CardioVascular and Interventional Radiology

, Volume 40, Issue 1, pp 120–124 | Cite as

Rearfoot Transcutaneous Oximetry is a Useful Tool to Highlight Ischemia of the Heel

  • Valentina IzzoEmail author
  • Marco Meloni
  • Sebastiano Fabiano
  • Daniele Morosetti
  • Laura Giurato
  • Antonio Chiaravalloti
  • Valeria Ruotolo
  • Roberto Gandini
  • Luigi Uccioli
Technical Note



To demonstrate the usefulness of rearfoot transcutaneous oximetry to assess the peripheral arterial disease in diabetic patients with heel ulcer.


From our database of 550 critical limb ischemia diabetic patients followed after a percutaneous transluminal angioplasty, we have selected patients with below the knee arterial disease. Patients were grouped according to the dorsal transcutaneous oximetry value (Group A < 30 mmHg; Group B ≥ 30 mmHg). Patients of Group B had a second oximetry performed at the rearfoot, close to the lesion localized in all cases at the heel. Finally, the analysis of the arterial pattern disease has been done.


We selected 191 patients: Group A (151 patients), dorsal transcutaneous oximetry of 11.8 ± 0.7 mmHg; Group B (40 patients), dorsal transcutaneous oximetry of 44.2 ± 10.1 mmHg. In Group B, rearfoot oximetry was 20.5 ± 5 mmHg, significantly lower than dorsal oximetry (p = 0.0179). The anterior tibial artery was involved in all patients of Group A. In Group B, the anterior tibial artery was involved in 15 subjects and never alone; the posterior tibial artery was involved in 20 subjects and in 11 cases alone. The peroneal artery was affected in 20 subjects and in 14 patients alone.


When a heel lesion is present and the transcutaneous oximetry recorded on the dorsum of the foot does not confirm the presence of critical limb ischemia (not ≤30 mmHg), a second oximetry recorded on the rearfoot is useful to point out ischemia of the peroneal artery and/or of the posterior tibial artery.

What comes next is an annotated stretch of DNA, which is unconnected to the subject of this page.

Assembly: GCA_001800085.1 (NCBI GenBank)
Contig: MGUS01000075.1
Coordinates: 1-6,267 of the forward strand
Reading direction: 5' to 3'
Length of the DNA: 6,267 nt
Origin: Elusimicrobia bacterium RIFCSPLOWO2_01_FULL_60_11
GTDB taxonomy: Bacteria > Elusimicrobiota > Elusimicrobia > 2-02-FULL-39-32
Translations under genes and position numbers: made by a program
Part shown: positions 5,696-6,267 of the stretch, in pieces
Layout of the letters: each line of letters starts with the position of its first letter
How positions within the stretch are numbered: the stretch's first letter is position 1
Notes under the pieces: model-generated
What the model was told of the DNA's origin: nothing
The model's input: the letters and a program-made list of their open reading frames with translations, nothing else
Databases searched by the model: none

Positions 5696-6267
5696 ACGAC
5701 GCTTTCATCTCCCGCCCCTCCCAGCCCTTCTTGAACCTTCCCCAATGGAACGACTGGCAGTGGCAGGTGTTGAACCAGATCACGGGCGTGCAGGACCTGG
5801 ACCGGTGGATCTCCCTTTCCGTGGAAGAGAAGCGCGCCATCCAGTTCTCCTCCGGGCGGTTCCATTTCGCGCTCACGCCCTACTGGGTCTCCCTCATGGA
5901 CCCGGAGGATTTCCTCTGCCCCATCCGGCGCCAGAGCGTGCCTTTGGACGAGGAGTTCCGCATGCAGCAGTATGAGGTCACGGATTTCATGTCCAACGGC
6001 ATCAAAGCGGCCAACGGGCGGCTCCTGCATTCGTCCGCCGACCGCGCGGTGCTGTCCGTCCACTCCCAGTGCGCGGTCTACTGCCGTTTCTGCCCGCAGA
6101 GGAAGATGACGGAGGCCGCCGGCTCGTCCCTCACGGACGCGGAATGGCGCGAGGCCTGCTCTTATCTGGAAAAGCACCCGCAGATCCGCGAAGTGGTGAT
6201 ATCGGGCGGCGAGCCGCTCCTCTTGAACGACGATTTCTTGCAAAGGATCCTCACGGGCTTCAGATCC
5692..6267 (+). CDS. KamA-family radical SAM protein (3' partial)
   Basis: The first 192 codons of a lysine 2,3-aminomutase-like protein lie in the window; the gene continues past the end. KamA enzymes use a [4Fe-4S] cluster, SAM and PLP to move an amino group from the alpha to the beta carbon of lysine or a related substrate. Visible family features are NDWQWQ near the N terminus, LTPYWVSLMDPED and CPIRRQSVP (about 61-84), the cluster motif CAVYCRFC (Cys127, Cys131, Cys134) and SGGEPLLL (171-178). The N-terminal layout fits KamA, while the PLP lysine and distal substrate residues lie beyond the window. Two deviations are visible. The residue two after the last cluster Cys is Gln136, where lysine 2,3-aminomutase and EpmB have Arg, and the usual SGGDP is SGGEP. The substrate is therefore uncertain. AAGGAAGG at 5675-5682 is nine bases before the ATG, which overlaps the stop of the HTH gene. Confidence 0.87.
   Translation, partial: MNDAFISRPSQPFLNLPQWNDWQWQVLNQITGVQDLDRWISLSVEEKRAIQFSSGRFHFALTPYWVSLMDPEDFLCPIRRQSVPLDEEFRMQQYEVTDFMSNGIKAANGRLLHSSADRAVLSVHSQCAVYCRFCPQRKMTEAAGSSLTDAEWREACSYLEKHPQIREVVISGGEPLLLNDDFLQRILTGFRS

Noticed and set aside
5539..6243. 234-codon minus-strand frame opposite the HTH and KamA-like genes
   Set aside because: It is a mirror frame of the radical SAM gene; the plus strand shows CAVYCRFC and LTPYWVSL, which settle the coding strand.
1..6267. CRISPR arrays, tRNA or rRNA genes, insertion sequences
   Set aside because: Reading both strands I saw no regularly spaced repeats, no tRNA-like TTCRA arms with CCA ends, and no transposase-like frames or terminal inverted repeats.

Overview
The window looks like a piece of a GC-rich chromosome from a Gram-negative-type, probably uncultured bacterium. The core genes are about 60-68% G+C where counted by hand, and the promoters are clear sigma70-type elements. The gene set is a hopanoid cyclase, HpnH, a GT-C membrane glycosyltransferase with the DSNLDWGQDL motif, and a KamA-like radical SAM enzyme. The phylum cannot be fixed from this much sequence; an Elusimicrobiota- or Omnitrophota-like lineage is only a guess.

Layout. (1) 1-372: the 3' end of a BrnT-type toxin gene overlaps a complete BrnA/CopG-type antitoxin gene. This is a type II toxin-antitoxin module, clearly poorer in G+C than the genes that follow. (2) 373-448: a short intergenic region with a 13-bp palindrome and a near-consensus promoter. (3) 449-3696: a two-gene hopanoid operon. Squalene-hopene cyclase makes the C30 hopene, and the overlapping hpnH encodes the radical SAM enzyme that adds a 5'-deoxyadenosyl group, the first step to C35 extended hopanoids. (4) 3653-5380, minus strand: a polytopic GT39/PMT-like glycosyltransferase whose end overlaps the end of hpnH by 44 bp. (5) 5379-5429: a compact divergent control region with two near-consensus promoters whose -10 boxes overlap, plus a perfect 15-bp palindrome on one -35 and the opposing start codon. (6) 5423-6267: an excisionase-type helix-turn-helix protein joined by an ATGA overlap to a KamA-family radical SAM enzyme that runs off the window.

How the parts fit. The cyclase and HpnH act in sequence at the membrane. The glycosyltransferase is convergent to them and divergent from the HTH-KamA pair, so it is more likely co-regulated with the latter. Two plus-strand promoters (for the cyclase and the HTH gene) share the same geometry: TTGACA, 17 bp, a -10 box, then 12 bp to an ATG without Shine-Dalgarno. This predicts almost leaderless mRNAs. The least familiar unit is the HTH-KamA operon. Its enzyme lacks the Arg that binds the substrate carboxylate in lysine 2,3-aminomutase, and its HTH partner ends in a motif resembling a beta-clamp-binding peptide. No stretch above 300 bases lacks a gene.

Diabetic foot Ischemia Transcutaneous oximetry Heel 



This research received no specific grant from any funding agency in the public, commercial, or not-for-profit sectors.

Compliance with Ethical Standards

Conflict of interest

All the authors declare that they have no conflicts of interest (Valentina Izzo, Marco Meloni, Sebastiano Fabiano, Daniele Morosetti, Laura Giurato, Antonio Chiaravalloti, Valeria Ruotolo, Roberto Gandini, Luigi Uccioli).

Ethical Approval

For this type of study, formal consent is not required.


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Copyright information

© Springer Science+Business Media New York and the Cardiovascular and Interventional Radiological Society of Europe (CIRSE) 2016

Authors and Affiliations

  • Valentina Izzo
    • 1
    Email author
  • Marco Meloni
    • 1
  • Sebastiano Fabiano
    • 2
  • Daniele Morosetti
    • 2
  • Laura Giurato
    • 1
  • Antonio Chiaravalloti
    • 2
  • Valeria Ruotolo
    • 1
  • Roberto Gandini
    • 2
  • Luigi Uccioli
    • 1
  1. 1.Department of Systems MedicineUniversity of Tor VergataRomeItaly
  2. 2.Department of Diagnostic Imaging and Interventional RadiologyUniversity of Tor VergataRomeItaly

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